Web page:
Us being quite good in the 80s did however coincide with a certain other mob enjoying their best ever period, something that perhaps made contemporary fans less appreciative than they should have been. It was by no means a bad time to be a Dundee fan, but it was a frustrating one.

How Soon Is Now?

I was first taken along to Dens in 1983, with my old man’s warning not to repeat any of the language I was about to hear in front of my mum (strangely this warning didn’t extend to teachers, policemen or others who were presumably fair game in the ‘fuck off you cunt’ stakes) ringing in my ears and for the next few years Dundee always seemed to be the verge of doing something, but never quite getting there.

A return to Europe was missed out on the last day of the season twice. Our best managers were enticed elsewhere. Great youngsters were brought through and rough diamonds were brought in but their time at Dens overlapped like Jim Smith filling in at full-back.

Ian Redford departed for Ibrox before that team pic was taken while Stewart McKimmie (1983), Iain Ferguson and Cammy Fraser (both 1984), Bobby Connor (1986), Ray Stephen and Colin Hendry (both 1987), Tosh McKinlay and John Brown (both 1988) and Tommy Coyne (1989) caused varying degrees of anguish for the Dundee support when they moved on. Jim Duffy’s career was (temporarily) ended by injury in 1987 but at least we would hold on to Keith Wright into the 90s.

Redford, McKimmie, McKinlay, Ferguson, Fraser, Brown, Connor, Coyne, Wright and Hendry would all win medals and/or caps after their time at Dens, leaving you to wonder what might have happened had we been able to hold on to them all a bit longer. The problem with playing counter-factual football is that it’s easy to ignore the laws of cause-and-effect. The signings of Bomber, Connor and Stuart Rafferty were funded by Rangers raiding Dens for Ferguson and Fraser. Likewise, the Cobra and Mongoose partnership only came into being after our bid to bring Fergie back from Ibrox was turned down.

That’s not to say us Dees don’t have some reason to curse the failure of the planets – or defence and attack in our case – to align though. The free-scoring side of 87-88, with Coyne at Wright at the top of their game, was hamstrung by a leaky backline after Duffy’s early-season injury while Colin Hendry, who would go on to captain his country and win the English Premier League, had been sold as a misfiring striker before his potential at centre-half was recognised.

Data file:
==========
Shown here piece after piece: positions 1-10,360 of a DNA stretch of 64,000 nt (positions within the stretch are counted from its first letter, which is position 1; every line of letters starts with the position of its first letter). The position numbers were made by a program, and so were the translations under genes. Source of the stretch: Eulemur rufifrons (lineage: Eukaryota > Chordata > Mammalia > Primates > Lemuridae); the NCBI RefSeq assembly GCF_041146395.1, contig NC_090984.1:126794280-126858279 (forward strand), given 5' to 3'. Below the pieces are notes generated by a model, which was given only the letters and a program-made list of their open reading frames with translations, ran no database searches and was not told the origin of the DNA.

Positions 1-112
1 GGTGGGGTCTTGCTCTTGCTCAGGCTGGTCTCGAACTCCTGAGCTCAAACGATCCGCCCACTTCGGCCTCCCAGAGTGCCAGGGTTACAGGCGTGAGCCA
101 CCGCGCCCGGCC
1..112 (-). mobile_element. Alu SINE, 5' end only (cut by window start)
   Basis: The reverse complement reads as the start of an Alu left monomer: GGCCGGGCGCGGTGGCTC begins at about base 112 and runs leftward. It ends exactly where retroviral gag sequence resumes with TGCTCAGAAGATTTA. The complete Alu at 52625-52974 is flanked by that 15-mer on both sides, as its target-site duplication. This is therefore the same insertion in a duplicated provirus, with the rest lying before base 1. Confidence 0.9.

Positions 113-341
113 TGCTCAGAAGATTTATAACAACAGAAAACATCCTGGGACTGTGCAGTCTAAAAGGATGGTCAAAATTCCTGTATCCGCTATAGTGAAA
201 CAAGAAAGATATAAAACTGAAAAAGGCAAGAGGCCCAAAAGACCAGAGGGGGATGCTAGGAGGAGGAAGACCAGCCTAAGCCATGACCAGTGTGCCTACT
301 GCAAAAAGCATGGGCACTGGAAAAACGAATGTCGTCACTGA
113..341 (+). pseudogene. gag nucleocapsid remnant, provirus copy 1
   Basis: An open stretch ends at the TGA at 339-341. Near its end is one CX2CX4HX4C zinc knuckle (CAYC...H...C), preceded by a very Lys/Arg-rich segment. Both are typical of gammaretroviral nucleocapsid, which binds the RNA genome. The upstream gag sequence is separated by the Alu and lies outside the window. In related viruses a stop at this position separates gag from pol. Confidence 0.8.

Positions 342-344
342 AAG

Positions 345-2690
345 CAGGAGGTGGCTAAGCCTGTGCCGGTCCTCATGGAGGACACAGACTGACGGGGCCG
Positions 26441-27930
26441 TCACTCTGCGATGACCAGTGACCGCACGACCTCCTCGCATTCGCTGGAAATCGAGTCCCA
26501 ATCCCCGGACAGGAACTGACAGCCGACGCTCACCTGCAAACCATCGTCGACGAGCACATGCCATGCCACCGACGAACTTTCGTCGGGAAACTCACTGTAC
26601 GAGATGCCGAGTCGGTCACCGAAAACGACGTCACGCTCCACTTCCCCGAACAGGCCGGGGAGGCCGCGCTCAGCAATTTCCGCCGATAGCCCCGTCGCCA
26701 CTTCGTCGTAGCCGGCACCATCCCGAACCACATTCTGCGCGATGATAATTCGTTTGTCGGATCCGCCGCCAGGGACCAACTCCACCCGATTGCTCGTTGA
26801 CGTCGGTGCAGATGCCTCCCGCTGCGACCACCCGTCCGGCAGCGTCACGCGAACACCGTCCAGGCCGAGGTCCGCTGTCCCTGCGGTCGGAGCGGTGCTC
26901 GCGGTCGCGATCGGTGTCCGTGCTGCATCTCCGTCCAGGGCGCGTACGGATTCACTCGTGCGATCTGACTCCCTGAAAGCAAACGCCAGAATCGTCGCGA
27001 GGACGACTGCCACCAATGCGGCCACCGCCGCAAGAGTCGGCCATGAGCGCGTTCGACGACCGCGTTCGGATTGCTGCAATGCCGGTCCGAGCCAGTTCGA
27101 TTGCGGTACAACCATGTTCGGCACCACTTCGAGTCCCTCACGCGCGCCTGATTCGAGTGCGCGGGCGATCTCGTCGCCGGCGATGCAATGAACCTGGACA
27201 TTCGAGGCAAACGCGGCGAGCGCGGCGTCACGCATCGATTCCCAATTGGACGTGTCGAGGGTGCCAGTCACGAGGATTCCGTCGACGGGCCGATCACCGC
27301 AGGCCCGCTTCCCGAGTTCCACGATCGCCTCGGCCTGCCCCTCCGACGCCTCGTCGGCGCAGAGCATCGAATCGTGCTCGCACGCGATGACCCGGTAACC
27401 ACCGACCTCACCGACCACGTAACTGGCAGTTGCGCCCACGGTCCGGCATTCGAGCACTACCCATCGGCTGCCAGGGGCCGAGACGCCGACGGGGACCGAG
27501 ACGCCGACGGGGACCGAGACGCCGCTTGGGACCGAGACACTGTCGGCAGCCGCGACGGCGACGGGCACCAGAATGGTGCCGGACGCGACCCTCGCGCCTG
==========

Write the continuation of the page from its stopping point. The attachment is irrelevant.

Archie Knox once remarked that Dundee were three players short of a very good team but every time one of those jigsaw pieces was found, another gap would appear elsewhere in the puzzle. If it was this that led him leave Dens and return to Alex Ferguson’s right-hand side at Aberdeen, then his frustration was more than matched by the Dundee support. The decade’s optimism, which Archie had done more than anyone to engender, suffered a lingering, 18-month death from October 87 to March 89 when Duffy, Bomber, Tosh and Super Tommy were lost to us in turn. Relegation followed in 1990.

By the new decade, the descent into the madness for which Dundee has been renowned ever since had begun. Instead of becoming a team capable of regularly appearing at Hampden and competing in Europe, Angus Cook was trying to merge us with United.

That Joke Isn’t Funny Any More

The much-maligned Vince Mennie, often heralded as our worst of all time, had the misfortune to be a poor player in a good team. Vince was a far better player than many to have pulled on the Dark Blue since. His fate is similar in some ways to Dundee’s in that era. With Aberdeen and United enjoying periods of historic strength in addition to the Old Firm and a resurgent Hearts, not to mention a good St Mirren side, the 80s may have been the hardest decade in Scottish football history to make an impact. All the same, given the quality of players to have trodden the hallowed turf over that period, it can’t help feel like a missed opportunity.

The same, in poorer man’s terms, could be said of the past four-and-a-bit years. We were promoted to a renamed Premiership missing three of the country’s biggest five sides. United would drop out two seasons later. Inverness, Ross County and Championship Hibs won silverware before Celtic shat themselves over Rangers’ return and appointed a proper manager. We’ve managed a solitary top 6 finish, have barely troubled the latter stages of the cup competitions and seem locked in a perennial relegation fight, one we may well succumb to this season. The chance to open up a gap over United on and off the park that would impact on the fortunes of both for a generation has been squandered and at a time when our owners have provided their managers with what they admit is a top 6 budget each year. In relative terms, all this represents a far bigger missed opportunity than the 1980s.

Still, as today’s players are fond of saying, we go again. Or, as Morrissey put it before he went all EDL, there is a light and it never goes out…